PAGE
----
AMERICAN SOCIETY
OF SAFETY ENGINEERS

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February 11, 2002

National Aeronautics and Space Administration
Attn: Jeff Cullen
NASA Headquarters Office of Procurement
Contract Management Division (Code HK
Washington, DC 20546

VIA E-MAIL: jcullen@hq.nasa.gov

RE: Proposed Rule to Revise Several NASA Safety and Health Solicitation and Contract Provisions (66 FR 64391)

 


Dear Mr. Cullen:

The American Society of Safety Engineers and its 30,000 member safety, health and environmental professionals applaud the National Aeronautics and Space Administration (NASA) for taking steps to guarantee increased consideration of worker and work site safety in NASA's contracting process with outside firms, as indicated in the Agency's December 13, 2001 Proposed Rule (66 FR 64391)

Founded in 1911, ASSE is the world's oldest, largest and most diverse society of safety professionals. NASA and ASSE have long enjoyed a strong, cooperative professional relationship. The goals of this Proposed Rule match ASSE's mission of protecting people, property and the environment. In fact, many of our members have specific interest and experience in contractor safety management programs.

We must note, however, that ASSE can comment only on the importance that NASA is placing on occupational safety and health in its contracting process. As a general rule, ASSE does not comment on award fees, penalties, or contract structure. Such issues are beyond our purview as a professional society.

The proposed changes will have a positive impact on safety in NASA projects by removing the dollar threshold from the NASA Safety and Health clause in contracts involving construction or hazardous end items or operations, currently set at $1 million; requiring the use of a Safety and Health clause and submission of a Safety and Health Plan when contract performance is on a government facility or when assessed risk warrants inclusion; and strengthening the conditions that must be met for excluding the Safety and Health clause from contracts. These measures will help reduce injuries and possible deaths on NASA work sites.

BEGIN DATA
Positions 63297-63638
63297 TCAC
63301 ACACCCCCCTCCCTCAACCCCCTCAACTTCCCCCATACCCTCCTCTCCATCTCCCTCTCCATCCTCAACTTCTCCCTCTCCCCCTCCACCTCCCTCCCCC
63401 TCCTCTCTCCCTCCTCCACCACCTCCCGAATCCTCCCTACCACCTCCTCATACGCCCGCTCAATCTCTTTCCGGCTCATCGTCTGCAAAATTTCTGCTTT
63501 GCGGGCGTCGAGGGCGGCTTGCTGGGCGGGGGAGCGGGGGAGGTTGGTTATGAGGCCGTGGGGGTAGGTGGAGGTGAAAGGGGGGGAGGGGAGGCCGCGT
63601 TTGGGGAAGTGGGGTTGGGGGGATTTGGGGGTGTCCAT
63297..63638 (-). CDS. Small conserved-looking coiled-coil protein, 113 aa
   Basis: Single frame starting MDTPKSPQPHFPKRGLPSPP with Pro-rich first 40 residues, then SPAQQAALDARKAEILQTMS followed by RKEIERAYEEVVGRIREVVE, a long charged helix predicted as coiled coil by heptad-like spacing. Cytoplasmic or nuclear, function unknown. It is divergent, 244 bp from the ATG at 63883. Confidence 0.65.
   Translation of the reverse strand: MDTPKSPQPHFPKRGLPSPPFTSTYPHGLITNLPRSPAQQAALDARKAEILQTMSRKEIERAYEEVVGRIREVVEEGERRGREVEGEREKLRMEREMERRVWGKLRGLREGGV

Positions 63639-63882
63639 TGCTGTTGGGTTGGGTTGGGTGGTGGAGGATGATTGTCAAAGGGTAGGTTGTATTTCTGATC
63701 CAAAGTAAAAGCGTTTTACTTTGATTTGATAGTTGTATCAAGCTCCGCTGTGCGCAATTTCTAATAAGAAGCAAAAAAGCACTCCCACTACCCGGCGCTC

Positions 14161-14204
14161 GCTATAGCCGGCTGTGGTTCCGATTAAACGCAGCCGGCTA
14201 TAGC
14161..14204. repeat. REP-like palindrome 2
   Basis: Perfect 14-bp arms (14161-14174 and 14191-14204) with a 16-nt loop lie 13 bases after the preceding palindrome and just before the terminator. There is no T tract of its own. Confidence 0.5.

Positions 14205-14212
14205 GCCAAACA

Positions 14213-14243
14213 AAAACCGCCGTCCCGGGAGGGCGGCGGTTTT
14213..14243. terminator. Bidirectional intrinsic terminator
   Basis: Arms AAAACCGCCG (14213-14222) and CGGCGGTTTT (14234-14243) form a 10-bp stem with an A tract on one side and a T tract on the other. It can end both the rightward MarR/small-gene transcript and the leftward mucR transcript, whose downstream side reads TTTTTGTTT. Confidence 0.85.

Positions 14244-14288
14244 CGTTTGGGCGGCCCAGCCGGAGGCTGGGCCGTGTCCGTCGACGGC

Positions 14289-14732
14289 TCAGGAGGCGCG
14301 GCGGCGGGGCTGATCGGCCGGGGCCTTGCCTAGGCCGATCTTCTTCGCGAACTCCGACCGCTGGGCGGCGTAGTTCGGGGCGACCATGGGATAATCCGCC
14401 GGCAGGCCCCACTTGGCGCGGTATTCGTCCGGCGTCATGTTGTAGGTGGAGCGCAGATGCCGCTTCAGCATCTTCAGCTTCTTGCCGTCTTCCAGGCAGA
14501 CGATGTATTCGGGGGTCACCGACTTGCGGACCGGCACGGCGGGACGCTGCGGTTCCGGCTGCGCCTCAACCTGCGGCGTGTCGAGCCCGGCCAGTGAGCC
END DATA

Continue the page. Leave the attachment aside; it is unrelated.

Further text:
While the safety of workers will always be the most important consideration, the best possible safety measures on work sites also translates into increased financial savings. Accompanying this comment is a recent article published in ASSE's Management Practice Specialty Newsletter The Compass. The article, which supplements this comment, outlines a variety of considerations that should be taken into account when assessing the typically hidden value of safety and health programs. Increasingly, employers in both the private and public sectors are recognizing that value, as indicated by NASA's proposed rule. That awareness needs to be supported and encouraged by the safety profession, which this comment hopefully succeeds at accomplishing.

As always, ASSE and our members stand ready to assist NASA in any way that we can to help in the implementation of the increased safety guarantees reflected in this Proposed Rule.

Sincerely,

M.E. Greer, CSP
Society President, 2001-02
As printed in the Winter 2001-2002 ASSE Management Practice Specialty Newsletter The Compass at page 1.


SAFETY MANAGEMENT PROGRAMS
MAKE DOLLARS AND SENSE

By Adele L. Abrams, Esq., CMSP

Do safety and health management programs improve a company's bottom line? The answer is a resounding YES, although benefits may be somewhat hard to quantify. But in addition to outright savings on worker's compensation benefit claims, civil liability damages, and litigation expenses, having a solid safety and health management program with top-down commitment will improve productivity and employee morale. It can even make the difference between winning and losing bids and government contracts.